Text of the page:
The late dancer and artist Remy Charlip was known for his many contributions to the art world, whether writing and illustrating picture books, choreographing or performing avant-garde dance or founding a children’s theater group. Now he is the subject of another artist’s imagination, someone who learned from the master.
Seth Eisen, a Bay Area-based teacher, choreographer and chronicler of LGBT artists, has created “Rainbow Logic,” a performance piece that uses dance, video, music, dialogue, projected images and puppetry to tell Charlip’s story. Three actors portray scenes from his life, the people he encountered and his relationships with men. The piece, co-presented by the Contemporary Jewish Museum, has its world premiere Nov. 4-20 at CounterPulse in San Francisco.
“His way of seeing the world was very unusual and really nuanced, so I use the visual media to try and tell the story in the way he might have told it,” said Eisen, who considered him a mentor. Charlip died in 2012 in San Francisco, where he had lived for over 20 years.
According to Eisen, Charlip’s story is an important one among gay Jewish artists, whose stories, he believes, generally go untold.
“It’s a very fascinating story from the point of view of our history, and dance history, and theater history,” he said.
As Eisen began preparing the piece, he interviewed 30 people across the country about the late artist and studied his archives for a year before starting to write. He describes the finished work as being about “a queer Jewish kid who discovers himself and finds his family.”
Charlip was born Abraham Remy Charlip in Brooklyn, New York, in 1929 to Russian Jewish immigrants; his father was a house painter and his mother a grocer in their family store. He earned a fine arts degree from Cooper Union, studied dance at Juilliard and was a founding member of what became the Merce Cunningham Dance Co.
He got wide notice in the 1970s for his “Air Mail Dances,” an unconventional form of choreography in which Charlip drew poses and mailed them around the world to dancers and dance companies, who were left to interpret the ideas on their own.
In addition to his career in dance, Charlip was a prolific children’s author, publishing nearly 40 books, including “Fortunately” and “Thirteen.”
He suffered a stroke in 2005 from which he never fully recovered. During that time, Eisen helped Charlip organize his archives of work.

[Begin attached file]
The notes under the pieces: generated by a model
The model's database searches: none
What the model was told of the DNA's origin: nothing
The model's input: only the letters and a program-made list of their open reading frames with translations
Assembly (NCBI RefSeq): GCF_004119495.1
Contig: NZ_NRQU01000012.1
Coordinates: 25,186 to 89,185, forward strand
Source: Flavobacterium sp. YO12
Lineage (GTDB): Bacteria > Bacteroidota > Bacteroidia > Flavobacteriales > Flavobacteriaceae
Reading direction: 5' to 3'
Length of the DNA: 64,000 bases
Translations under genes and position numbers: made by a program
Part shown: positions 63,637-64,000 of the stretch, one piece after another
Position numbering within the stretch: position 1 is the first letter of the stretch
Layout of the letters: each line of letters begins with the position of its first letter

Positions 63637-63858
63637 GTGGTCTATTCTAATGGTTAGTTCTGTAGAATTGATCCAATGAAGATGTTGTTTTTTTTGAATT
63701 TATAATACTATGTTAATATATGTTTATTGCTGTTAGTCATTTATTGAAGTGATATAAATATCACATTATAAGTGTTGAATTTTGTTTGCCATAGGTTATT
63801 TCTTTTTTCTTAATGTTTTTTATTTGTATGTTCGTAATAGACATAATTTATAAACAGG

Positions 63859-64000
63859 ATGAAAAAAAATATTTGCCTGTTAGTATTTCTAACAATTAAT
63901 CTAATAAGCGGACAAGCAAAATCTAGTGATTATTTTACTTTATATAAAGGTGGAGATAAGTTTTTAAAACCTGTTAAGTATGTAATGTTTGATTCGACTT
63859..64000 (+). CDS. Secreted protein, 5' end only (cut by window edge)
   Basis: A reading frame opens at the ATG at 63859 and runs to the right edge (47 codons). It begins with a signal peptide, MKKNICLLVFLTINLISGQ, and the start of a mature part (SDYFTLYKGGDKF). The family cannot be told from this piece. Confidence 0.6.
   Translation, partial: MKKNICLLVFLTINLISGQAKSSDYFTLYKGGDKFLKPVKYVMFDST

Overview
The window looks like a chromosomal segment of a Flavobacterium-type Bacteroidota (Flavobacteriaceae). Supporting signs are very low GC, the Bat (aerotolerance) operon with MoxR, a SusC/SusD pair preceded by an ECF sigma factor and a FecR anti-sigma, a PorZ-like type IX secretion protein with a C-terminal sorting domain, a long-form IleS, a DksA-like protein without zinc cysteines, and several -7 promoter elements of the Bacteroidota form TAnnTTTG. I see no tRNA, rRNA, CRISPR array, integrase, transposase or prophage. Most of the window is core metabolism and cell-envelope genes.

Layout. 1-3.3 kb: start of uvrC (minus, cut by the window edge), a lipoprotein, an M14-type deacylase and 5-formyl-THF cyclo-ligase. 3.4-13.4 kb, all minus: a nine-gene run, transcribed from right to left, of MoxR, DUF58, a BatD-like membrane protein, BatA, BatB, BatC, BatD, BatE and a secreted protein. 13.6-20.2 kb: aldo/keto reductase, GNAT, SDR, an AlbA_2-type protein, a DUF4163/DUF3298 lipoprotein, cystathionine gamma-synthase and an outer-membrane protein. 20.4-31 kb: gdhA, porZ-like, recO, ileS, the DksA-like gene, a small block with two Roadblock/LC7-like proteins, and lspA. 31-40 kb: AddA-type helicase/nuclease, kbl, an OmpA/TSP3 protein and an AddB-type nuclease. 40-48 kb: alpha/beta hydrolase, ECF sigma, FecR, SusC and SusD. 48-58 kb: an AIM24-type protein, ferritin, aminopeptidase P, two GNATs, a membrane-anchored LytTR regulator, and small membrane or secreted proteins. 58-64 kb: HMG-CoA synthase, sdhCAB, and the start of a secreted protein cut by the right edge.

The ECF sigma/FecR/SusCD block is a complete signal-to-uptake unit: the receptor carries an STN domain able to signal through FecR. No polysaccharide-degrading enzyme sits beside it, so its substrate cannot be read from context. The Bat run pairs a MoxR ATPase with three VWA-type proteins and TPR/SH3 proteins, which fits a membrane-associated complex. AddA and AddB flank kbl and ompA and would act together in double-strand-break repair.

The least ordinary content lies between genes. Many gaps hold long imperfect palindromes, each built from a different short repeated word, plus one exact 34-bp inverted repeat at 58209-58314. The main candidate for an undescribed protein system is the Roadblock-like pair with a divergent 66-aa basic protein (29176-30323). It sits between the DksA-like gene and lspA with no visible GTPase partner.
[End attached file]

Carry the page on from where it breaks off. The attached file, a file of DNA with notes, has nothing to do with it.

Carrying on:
“I relate very much to him, that’s one of the reasons I chose him as my teacher,” Eisen said. “We both came from a visual arts background and then had a dance and theater background.”
Like Charlip, Eisen is the gay Jewish son of Eastern European immigrants. He was born in Philadelphia and Judaism was an important part of his upbringing. “We talked about God, we went to services, we were practicing Jews,” he said of his family.
He graduated from Pennsylvania Academy of Fine Arts in 1989, going on to study theater and dance at Naropa University, a small liberal arts college in Boulder, Colorado.
After graduating in 1994, Eisen moved to the Bay Area to be close to his brother, who had cancer. He has remained ever since, starting out as a solo performer dancing Butoh, a Japanese style of dance known for its diverse range of motion. Later, he joined Circo Zero, a circus company, where he produced many performances.
In 2007, Eisen formed his production company Eye Zen Presents, focusing on LGBT artists and their history.
A central motif in “Rainbow Logic” — the title comes from the way Charlip meticulously organized his art and his life — is exploring the relationship between younger and older people in the gay community, particularly as it concerns preserving continuity from generation to generation. “Who really does carry on our legacy?” Eisen muses. He is answering that question himself by showcasing Charlip’s voluminous works and contributions to the art world. “Even with all the success he had,” he said, “he still remained largely unknown.”
“Rainbow Logic,” Nov. 4-20 at CounterPulse, 80 Turk St., S.F. $20-$35. www.eyezen.org